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TYRRELL: Liberal versus conservative
Question of the Day
The pro-abortion lobby cannot be happy about a law that has just been passed and signed in faraway Nebraska. There anti-abortion forces must have clout. The law bans most abortions 20 weeks after conception on the basis of “fetal pain.” Thus the Nebraskan pro-life advocates are saying that the suffering of a fetus is at least as important as the suffering of a chicken at a poultry processing plant or of a stray dog picked up by the animal control authorities. For liberalism this could mean still more liberal crack-up, as sympathizers for People for the Ethical Treatment of Animals and other advocates of animal rights are put in the awkward position of contemplating the pain suffered by that biological inconvenience that civilized Americans still call a fetus. If they contemplate with sufficient intelligence, they might conclude that a fetus has rights.
Naturally, pro-abortionists are promising a huge legal battle. There will be claims that the fetus does not suffer. Experts will be called in. The case will be as acrimonious as every abortion controversy has been since 1973 when, through the courts, pro-abortionists forced legalized abortion on the entire country. Had the question of abortion been left to legislatures, doubtless the process would have become legal in some states but not in others. Federalism’s genius would abide. Diversity would exist.
Yet liberal justices on the Supreme Court found a “right” in the Constitution that never is mentioned in that document - the right to privacy. Thus was abortion brought down on the nation, not through the will of the majority but through the willfulness of a minority, the liberals.
The entire controversy brings to mind a thesis of mine about liberals and conservatives that I elaborate on enthusiastically in my new book, “After The Hangover: The Conservatives’ Road to Recovery,” which comes out this coming week. The liberal has the political libido of a nymphomaniac, at times of a sex offender. It is impossible to restrain. By comparison, the conservatives’ political libido is more subject to reason and restraint. Almost nothing restrains the liberals’ political activism. Conservatives’ are more disciplined. Process matters to them.
Consider how differently the conservative President Reagan handled abortion from how President Obama handled health care. Reagan opposed abortion but realized that a large number of Americans favored it, perhaps not a majority but a large enough minority to render it reckless for him to force the issue. He chose persuasion and restrained his political impulse. Mr. Obama undertook health care reform recognizing that it was controversial. As Obamacare became ever-more far-reaching and opposition to it grew to the point that a majority opposed it, the president just rammed his reform through. Today 58 percent favor repeal. There has been violence from both sides. The country is torn over yet another liberal grand design.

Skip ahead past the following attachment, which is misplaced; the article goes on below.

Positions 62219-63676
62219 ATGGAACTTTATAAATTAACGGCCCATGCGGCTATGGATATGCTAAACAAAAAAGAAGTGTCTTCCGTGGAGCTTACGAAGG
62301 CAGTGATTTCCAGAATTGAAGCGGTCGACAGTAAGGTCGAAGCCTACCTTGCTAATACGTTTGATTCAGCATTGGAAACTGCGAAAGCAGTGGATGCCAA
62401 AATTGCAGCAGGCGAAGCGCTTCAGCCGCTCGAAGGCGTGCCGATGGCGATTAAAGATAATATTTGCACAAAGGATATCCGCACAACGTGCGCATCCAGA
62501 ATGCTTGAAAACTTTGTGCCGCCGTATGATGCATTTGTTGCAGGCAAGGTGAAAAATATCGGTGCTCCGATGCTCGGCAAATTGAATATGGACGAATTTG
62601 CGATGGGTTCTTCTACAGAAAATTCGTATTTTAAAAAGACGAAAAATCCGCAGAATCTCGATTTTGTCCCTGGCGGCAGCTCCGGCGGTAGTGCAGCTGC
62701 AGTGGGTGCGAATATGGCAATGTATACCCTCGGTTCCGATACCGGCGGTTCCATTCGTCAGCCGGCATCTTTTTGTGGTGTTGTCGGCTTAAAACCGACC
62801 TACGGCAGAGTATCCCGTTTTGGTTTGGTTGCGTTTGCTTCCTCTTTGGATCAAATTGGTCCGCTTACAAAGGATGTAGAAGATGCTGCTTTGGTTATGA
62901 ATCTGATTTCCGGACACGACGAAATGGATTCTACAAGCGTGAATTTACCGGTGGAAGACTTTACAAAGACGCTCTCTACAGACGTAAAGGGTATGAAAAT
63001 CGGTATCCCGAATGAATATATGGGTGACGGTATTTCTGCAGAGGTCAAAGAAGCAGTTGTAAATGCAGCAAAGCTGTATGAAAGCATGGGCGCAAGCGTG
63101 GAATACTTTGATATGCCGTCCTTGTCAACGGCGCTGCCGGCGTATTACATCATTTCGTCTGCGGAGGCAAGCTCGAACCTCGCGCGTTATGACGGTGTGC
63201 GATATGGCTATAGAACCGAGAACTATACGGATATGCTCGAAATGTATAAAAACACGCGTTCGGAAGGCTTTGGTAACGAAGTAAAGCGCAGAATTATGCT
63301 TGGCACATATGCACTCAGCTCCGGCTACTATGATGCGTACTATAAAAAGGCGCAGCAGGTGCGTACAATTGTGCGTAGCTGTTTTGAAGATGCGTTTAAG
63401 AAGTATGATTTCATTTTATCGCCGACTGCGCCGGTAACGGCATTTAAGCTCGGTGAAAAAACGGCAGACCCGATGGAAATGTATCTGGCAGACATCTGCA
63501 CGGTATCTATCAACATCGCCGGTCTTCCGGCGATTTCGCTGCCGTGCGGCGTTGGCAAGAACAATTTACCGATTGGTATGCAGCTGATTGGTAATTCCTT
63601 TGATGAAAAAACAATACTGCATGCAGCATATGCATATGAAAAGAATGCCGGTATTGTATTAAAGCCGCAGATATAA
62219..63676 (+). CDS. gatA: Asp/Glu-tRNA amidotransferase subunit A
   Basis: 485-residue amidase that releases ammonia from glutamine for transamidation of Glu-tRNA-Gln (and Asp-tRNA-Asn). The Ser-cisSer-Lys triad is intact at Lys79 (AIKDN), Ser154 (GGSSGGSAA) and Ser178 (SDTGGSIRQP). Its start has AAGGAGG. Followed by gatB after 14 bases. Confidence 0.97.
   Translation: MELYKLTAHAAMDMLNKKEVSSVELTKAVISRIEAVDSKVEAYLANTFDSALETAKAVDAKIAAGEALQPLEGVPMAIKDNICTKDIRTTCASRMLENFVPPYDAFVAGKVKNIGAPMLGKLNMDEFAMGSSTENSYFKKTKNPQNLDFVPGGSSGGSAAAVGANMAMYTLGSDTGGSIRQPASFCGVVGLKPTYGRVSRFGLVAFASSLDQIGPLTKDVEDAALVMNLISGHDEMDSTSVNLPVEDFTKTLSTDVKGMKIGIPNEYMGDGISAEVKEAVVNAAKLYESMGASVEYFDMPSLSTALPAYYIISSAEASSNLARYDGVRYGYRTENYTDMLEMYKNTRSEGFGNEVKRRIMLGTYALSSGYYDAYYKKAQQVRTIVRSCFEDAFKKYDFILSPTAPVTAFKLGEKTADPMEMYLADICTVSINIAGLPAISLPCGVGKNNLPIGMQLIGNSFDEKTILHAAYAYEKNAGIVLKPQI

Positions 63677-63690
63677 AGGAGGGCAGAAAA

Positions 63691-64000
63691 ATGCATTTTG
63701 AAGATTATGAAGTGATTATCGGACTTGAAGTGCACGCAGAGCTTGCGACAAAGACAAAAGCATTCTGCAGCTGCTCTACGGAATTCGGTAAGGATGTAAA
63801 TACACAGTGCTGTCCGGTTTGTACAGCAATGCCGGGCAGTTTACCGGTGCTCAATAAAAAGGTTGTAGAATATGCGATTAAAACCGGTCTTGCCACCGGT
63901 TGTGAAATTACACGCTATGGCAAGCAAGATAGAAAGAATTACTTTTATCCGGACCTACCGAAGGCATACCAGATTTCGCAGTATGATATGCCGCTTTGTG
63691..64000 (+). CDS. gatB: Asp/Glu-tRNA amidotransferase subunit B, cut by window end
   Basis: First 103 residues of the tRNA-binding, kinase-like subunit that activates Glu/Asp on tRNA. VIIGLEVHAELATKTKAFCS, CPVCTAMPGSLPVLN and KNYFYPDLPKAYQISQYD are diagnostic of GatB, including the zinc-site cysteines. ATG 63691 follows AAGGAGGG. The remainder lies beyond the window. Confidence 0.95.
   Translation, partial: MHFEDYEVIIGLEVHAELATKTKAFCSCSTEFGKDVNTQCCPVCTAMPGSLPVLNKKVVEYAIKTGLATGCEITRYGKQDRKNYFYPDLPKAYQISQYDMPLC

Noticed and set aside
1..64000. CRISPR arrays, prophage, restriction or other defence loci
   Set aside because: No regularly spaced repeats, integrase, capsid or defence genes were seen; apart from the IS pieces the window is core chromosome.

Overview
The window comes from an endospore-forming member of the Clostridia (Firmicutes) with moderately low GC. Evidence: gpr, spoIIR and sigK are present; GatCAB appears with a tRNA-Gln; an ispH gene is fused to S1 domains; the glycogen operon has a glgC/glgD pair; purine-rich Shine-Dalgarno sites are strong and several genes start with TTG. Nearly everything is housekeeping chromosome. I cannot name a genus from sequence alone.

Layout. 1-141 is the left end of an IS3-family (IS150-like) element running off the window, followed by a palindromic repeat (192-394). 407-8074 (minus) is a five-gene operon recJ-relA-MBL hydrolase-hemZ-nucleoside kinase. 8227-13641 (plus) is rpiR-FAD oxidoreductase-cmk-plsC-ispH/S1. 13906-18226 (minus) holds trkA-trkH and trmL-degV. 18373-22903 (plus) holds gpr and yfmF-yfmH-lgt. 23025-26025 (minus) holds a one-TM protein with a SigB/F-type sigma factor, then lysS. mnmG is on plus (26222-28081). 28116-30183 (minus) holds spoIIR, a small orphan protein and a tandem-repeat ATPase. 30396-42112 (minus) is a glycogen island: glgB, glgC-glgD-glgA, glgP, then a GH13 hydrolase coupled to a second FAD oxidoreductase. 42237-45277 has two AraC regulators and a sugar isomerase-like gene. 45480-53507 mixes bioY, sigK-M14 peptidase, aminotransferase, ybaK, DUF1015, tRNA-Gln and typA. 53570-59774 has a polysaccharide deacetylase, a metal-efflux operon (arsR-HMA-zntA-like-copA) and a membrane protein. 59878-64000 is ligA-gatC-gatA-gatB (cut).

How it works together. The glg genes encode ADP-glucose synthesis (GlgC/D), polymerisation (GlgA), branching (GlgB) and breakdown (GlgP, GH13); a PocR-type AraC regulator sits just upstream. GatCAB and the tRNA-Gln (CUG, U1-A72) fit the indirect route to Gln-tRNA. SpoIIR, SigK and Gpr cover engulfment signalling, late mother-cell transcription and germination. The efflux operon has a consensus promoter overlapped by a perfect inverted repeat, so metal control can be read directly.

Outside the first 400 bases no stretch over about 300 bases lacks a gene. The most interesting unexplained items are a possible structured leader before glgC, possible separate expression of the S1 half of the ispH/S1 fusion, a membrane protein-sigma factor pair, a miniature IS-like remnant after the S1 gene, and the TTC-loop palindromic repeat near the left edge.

In the culture wars, there is a new battleground: health care. The battle is going to last as long as the abortion battles have lasted, unless Obamacare can be repealed. Increasingly, the law looks like it might be repealed, for the law really is a slapdash creation, but you see my point. As with abortion, so too, with health care, the liberal political libido went wild. No restraint was shown. Tremendous anger replaced the mild dissatisfaction a significant number of Americans felt about the health care system.
In “Hangover,”I argue that so different is the liberal political libido from the conservative political libido that at least when it comes to politics, liberals and conservatives are not members of the same species. Let those who decry “gridlock” on Capitol Hill think about that. When the liberals and the conservatives confront each other, it is as though Homo habilis were confronting Homo sapiens. That is not a happy thought, though I, at least, take heart in knowing which of the aforementioned species survived.
R. Emmett Tyrrell Jr. is the founder and editor in chief of the American Spectator and an adjunct scholar at the Hudson Institute. His new book is “After the Hangover: The Conservatives’ Road to Recovery” (Thomas Nelson, 2010).
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